Developers of newly built apartments in Dubai recently announced they would be accepting bitcoin for their more than $120,000 one and two bed apartments. If you’re based in the UK, this handy website gives details of places that will accept bitcoin, including restaurants, pubs, shops and more. You can even buy bitcoin itself from ATMs in places like New York, London and Bristol.

2) Bitcoin as an asset

Some people nickname bitcoin ‘digital gold’ because it works like a digital asset similar to gold. In this sense, you can buy some bitcoin and keep it because you believe it is a store of value, and it will increase in value over time.

This has led to some bitcoin billionaires making a ton of money from buying in early and seeing the value of their bitcoins increase by over 600% in the past year alone. The volatility in price is one of the main reasons people argue that bitcoin isn’t actually a ‘currency’ and is why Wikipedia still refers to it as a ‘digital asset’. But maybe in future if the price movements calm down, it could be on its way to meeting Economists’ currency definition.

There are a lot of opinions out there on whether bitcoin is worth buying. Jamie Dimon, CEO of JP Morgan, frequently slags off bitcoin yet his company still seems to be weighing in on the crypto action. There are people who have made so much out of the bitcoin price rise that they are now looking for ways to buy their next major purchase – a new house or car for example, with bitcoin instead of dollars or pounds.

How do I get some?

Exchange arrows

You can buy bitcoin from any online exchange like Coinbase, Kraken or Poloniex by setting up an account and paying with your debit/credit card. Because of the lack of control and security over your own bitcoin (this also applies to any other cryptocurrency), it’s best to get your own ‘wallet’ where you can store your bitcoins after purchasing. There are loads of wallets out there supporting various different cryptocurrencies.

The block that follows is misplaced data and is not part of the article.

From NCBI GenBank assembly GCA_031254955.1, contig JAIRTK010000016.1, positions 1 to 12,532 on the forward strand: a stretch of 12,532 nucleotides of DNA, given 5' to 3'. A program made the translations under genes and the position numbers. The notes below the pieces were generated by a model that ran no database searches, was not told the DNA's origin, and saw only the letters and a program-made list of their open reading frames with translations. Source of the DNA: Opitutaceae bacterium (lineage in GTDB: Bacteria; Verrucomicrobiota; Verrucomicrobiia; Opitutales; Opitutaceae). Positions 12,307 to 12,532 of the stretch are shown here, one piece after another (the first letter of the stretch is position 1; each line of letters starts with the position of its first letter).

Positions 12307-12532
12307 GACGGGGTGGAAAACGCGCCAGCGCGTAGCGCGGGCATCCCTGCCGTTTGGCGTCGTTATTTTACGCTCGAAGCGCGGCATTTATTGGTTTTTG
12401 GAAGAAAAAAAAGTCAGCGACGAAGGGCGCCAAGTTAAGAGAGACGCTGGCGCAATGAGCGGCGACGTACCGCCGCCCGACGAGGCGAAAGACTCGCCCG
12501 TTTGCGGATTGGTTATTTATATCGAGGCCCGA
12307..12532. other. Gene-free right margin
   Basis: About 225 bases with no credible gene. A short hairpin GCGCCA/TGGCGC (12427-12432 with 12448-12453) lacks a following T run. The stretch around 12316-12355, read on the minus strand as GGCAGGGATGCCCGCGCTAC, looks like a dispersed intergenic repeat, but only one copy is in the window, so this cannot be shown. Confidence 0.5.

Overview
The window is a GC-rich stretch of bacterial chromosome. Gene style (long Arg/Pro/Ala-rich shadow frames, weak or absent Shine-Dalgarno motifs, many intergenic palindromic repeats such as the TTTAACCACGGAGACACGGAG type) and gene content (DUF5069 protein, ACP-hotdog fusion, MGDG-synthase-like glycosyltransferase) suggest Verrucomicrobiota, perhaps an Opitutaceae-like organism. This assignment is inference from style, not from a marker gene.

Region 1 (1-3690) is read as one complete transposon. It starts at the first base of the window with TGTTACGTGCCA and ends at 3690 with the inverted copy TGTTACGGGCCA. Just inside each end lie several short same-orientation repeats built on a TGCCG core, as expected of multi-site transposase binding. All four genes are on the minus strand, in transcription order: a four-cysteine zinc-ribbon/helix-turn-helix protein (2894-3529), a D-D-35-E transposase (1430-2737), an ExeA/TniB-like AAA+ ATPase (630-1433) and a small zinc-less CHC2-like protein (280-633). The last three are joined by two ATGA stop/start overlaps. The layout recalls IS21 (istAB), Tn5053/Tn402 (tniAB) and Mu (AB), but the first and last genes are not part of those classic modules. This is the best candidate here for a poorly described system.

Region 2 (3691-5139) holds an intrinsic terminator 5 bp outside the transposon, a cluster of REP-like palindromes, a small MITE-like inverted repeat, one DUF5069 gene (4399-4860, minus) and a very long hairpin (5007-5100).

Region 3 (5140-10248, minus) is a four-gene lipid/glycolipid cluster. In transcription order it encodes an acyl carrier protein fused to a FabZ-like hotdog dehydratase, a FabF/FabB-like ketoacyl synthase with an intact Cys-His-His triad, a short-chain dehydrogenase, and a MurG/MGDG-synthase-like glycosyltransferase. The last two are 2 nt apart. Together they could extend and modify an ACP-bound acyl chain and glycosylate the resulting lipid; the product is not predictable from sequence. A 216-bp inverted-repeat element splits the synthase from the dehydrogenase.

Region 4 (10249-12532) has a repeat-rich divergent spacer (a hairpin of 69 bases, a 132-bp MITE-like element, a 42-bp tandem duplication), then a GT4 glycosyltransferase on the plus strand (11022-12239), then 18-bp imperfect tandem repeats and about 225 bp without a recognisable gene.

There are broadly two different wallet types: ‘hot’ wallets and ‘hardware’ wallets. Hot wallets work as applications on your computer or phone. They are good for storing small amounts of bitcoin but aren’t all that secure for larger amounts. Popular hot wallets are Mycelium, Bitcoin wallet and Electrum.

Hardware wallets are physical devices that are not connected to the internet (sometimes therefore called ‘cold’ wallets), and need to be connected before the bitcoins on them can be spent. This gives you some extra security. The most popular hardware wallets are Ledger and Trezor. As always, do your research before downloading apps and/or buying bitcoins from anywhere. Take care with your security – there are a lot of scams out there!

Let’s see where it’s headed


bitcoin chart

So bitcoin is the original and oldest cryptocurrency and the first application of blockchain technology. There have been multiple developments in the bitcoin network since it was first implemented, but I’ll talk about those in future posts.

You can keep track of the price of bitcoin here:

Now, you know what bitcoin is and where you can get it!  Remember – understand what you’re buying into (literally) before you pour in all your life savings. And don’t spend anything you’re not willing to lose!

If you are interested in learning more about bitcoin from an investment perspective – check out Invest in Blockchain’s comprehensive article on everything you need to know to get started!